Crisis meeting set to discuss Delaware animal control

DOVER — A Monday meeting will address statewide animal control issues following First State Animal Center-SPCA’s vote this week to terminate contract obligations in 60 days.

The gathering at Kent County Levy Court will include representatives from all three counties, the city of Wilmington and the state government.

The participants will discuss plans for a new timetable for transferring operations to the state on Sept. 15.

The meeting, however, is not open to the public, officials said.

Michael Petit de Mange

Michael Petit de Mange

Kent County Administrator Michael Petit de Mange described Camden-based FSAC-SPCA’s decision as “disconcerting.” But, he also said a termination provision in the contracts made it not completely unexpected.

He believes the General Assembly’s decision to transition animal control back to state government hastened the move.

“I had a feeling this could happen based on (FSAC-SPCA’s) concerns expressed when the issue was in front of the General Assembly,” he said.

Contingency plans had been assembled in case the transition timetable was shortened, said Hettie Brown, executive director of the Office of Animal Welfare.

Monday’s meeting is designed to gather input from all related parties. Ms. Brown said her office has communicated regularly with New Castle, Kent and Sussex counties and Wilmington officials about animal-control issues since the Office of Animal Welfare was created in November 2013.

The plan now includes expediting the hiring and training of animal-control officers, Ms. Brown said. The 23 new positions include enforcement officers and support staff in the Delaware Animal Services division.

The OAW’s fiscal year budget will remain at $3.5 million, officials said.

Ms. Brown learned of the contract termination Tuesday via the Division of Public Health’s rabies control section from which FSAC-SPCA will be stepping away.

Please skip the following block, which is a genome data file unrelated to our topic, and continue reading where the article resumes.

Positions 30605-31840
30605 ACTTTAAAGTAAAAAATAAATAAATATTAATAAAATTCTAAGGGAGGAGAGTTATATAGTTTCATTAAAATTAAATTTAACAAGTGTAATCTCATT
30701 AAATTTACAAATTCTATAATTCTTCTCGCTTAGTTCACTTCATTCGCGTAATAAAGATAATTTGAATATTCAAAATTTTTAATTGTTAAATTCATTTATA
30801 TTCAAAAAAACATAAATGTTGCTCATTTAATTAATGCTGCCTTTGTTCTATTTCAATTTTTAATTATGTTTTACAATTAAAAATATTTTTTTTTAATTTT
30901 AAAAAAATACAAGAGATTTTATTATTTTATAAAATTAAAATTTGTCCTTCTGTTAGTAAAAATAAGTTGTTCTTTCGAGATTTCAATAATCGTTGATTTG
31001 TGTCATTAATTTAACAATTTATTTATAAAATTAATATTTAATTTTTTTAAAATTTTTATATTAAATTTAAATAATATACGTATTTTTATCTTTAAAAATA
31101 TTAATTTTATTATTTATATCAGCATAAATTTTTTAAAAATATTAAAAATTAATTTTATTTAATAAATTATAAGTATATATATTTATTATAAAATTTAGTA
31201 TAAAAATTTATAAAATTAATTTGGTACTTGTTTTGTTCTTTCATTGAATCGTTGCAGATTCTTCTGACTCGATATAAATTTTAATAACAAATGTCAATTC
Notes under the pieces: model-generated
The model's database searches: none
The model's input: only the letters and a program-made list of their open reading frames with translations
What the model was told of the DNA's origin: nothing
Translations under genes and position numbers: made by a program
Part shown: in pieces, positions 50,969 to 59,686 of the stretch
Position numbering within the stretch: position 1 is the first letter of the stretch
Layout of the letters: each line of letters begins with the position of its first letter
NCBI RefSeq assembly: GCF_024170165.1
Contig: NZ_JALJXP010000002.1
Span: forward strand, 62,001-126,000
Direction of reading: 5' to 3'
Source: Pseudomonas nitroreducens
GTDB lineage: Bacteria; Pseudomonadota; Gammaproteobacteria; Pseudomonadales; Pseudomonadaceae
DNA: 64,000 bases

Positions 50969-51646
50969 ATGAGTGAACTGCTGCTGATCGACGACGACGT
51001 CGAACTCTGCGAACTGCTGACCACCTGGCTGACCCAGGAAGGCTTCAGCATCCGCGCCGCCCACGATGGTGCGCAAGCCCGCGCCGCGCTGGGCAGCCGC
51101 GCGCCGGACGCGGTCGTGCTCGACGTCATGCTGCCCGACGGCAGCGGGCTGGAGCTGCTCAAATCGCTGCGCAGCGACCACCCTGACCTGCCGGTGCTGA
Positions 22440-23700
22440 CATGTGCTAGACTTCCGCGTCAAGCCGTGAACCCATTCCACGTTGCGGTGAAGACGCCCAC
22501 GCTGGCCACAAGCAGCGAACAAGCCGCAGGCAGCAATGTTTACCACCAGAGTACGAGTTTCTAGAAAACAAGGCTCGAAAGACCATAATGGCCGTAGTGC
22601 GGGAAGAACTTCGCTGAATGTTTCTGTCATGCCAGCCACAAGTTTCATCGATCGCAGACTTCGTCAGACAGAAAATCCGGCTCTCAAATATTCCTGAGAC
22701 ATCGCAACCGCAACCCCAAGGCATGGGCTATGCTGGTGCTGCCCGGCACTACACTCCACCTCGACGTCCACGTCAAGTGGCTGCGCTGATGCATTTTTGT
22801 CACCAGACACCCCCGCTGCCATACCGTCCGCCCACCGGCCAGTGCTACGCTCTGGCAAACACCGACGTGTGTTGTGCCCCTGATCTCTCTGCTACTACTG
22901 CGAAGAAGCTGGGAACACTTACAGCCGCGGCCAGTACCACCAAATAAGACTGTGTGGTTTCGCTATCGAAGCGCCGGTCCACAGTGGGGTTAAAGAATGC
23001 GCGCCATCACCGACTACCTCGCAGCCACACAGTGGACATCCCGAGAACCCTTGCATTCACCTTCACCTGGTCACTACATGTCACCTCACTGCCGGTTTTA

“We are committed to making sure that no gap in services will occur,” Ms. Brown said. “ … We are very confident in the plan we’re going to implement and we are now going to expedite it.”

‘Outpouring’ of support

Within the first 24 hours of public notice, Ms. Brown said an “outpouring” of transition support offers arrived from local shelters, local and national animal welfare organizations, non-profits, and governments.

“It goes to show that when something sudden happens within the animal welfare community we pull together to make sure animals … receive the support they need,” she said.

According to FSAC-SPCA, the center responded to 7,081 calls from January to June, including 1,116 bite incidents,

Hettie Brown

Hettie Brown

3,209 rabies checks, and 1,362 dogs to shelter.

FSAC-SPCA had ongoing annual contracts with Sussex County ($682,616), Kent County ($895,041.12), New Castle County ($1,035,000), Wilmington ($600,000), city of Dover ($40,000), Department of Public Health for rabies ($275,520) and Cruelty Reimburse ($106,000).

Initially, contracts ran through:
• Sussex County, Dec. 30, 2015
• Kent County, June 30, 2017
• New Castle County, Dec. 30, 2016
• City of Wilmington, June 30, 2016
• City of Dover, ongoing
• Department of Health, rabies, June 30, 2016
• Cruelty Reimburse, June 30, 2016.

Sussex County’s contract is the first to be terminated. Deputy County Administrator Hal Godwin said its legal department is reviewing whether the termination may lead to possible liability and exploring its options.

“We’re very concerned and it’s very important to know word for word where the law stands on this,” he said.

‘As soon as possible’

Sussex County spokesman Chip Guy offered the following statement:

Hal Godwin

Hal Godwin

“Obviously, animal control is an important issue the county wants to see resolved as soon as possible, as it is one of the many government services that promote the health, safety and general welfare of our community,” he said.

“The county is eager for all parties involved to come together and work out an appropriate response that ensures animal control services continue for the public we serve.”

Mr. Petit de Mange said, “This is a public safety issue first and also an animal-welfare issue. It’s an important public offering.”

State-run animal control, albeit sooner than expected, is a positive step and allows citizens the ability to hold government directly accountable for its actions, Mr. Petit de Mange said.

“It’s important that any public service has a high standard of stability and reliability, and costs are understood and applied rationally up and down the state,” he said.

Animal control has been a county responsibility since 2010.

In the first six months of 2015, FSAC-SPCA also sheltered four raccoons, five foxes, 12 bats, 17 monitor lizards, three snakes, five pigs, two opossums, three rabbits, two goats and three birds.

Also held was a Tarantula spider, fish, groundhog and chinchila.

Facebook Comment